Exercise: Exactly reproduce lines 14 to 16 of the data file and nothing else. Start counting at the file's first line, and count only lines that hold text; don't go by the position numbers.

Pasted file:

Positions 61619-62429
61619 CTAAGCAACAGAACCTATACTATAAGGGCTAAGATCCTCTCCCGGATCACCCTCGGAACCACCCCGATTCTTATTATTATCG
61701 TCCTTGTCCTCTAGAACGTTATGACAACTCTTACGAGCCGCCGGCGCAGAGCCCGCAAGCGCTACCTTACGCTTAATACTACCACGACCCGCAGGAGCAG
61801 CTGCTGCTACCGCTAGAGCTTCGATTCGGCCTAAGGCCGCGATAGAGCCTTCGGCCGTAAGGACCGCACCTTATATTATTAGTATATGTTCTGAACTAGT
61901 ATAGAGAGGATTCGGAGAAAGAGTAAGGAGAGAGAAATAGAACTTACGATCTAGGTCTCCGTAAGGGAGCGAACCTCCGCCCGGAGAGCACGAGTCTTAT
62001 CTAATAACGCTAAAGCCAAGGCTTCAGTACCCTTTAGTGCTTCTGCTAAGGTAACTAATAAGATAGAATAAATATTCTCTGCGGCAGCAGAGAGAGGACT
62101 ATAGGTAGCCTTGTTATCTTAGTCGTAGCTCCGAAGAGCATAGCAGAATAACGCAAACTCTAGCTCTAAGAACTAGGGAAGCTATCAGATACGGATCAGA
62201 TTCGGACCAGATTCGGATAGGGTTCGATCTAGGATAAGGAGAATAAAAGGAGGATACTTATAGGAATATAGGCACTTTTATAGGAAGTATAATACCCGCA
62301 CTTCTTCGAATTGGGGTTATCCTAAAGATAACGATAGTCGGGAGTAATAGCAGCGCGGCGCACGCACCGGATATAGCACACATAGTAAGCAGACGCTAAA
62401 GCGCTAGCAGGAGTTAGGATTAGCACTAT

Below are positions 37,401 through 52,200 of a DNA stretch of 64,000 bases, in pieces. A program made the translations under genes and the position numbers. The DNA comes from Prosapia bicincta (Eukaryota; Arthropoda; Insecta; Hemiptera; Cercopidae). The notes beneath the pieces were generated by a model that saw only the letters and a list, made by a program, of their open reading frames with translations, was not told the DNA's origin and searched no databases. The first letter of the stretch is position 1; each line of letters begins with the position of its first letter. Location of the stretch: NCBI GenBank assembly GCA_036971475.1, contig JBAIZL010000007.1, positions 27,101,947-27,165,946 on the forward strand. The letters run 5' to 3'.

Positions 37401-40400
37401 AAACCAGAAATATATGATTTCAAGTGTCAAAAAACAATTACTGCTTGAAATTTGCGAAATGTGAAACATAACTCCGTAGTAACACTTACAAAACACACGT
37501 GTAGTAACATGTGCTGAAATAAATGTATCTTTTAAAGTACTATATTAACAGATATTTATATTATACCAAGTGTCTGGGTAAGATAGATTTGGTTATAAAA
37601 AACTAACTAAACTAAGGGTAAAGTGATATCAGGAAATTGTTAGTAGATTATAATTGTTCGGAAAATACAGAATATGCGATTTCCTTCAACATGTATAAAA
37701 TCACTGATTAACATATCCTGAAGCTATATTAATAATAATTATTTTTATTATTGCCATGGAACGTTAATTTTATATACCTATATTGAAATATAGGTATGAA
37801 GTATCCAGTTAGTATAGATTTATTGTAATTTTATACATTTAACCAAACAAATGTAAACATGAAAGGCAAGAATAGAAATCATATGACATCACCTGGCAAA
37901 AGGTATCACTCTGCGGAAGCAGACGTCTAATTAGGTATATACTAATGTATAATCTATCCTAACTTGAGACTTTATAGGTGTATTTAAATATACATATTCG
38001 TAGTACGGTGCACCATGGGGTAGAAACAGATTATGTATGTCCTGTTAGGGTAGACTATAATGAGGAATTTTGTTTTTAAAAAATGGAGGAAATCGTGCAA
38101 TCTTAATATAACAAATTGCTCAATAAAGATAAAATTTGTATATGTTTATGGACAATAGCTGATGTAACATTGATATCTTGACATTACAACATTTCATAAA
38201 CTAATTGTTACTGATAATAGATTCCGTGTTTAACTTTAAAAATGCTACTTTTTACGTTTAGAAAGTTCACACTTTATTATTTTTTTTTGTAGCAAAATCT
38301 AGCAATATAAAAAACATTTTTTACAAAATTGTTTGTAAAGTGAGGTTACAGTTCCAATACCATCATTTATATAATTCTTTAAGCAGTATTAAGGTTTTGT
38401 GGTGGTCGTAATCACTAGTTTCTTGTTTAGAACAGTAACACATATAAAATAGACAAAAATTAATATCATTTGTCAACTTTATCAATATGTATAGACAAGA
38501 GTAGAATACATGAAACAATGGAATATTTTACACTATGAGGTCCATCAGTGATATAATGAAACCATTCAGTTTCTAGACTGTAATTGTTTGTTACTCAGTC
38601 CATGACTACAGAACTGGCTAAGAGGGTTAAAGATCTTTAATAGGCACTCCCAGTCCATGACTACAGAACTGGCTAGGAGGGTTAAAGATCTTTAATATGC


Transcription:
37501 GTAGTAACATGTGCTGAAATAAATGTATCTTTTAAAGTACTATATTAACAGATATTTATATTATACCAAGTGTCTGGGTAAGATAGATTTGGTTATAAAA
37601 AACTAACTAAACTAAGGGTAAAGTGATATCAGGAAATTGTTAGTAGATTATAATTGTTCGGAAAATACAGAATATGCGATTTCCTTCAACATGTATAAAA
37701 TCACTGATTAACATATCCTGAAGCTATATTAATAATAATTATTTTTATTATTGCCATGGAACGTTAATTTTATATACCTATATTGAAATATAGGTATGAA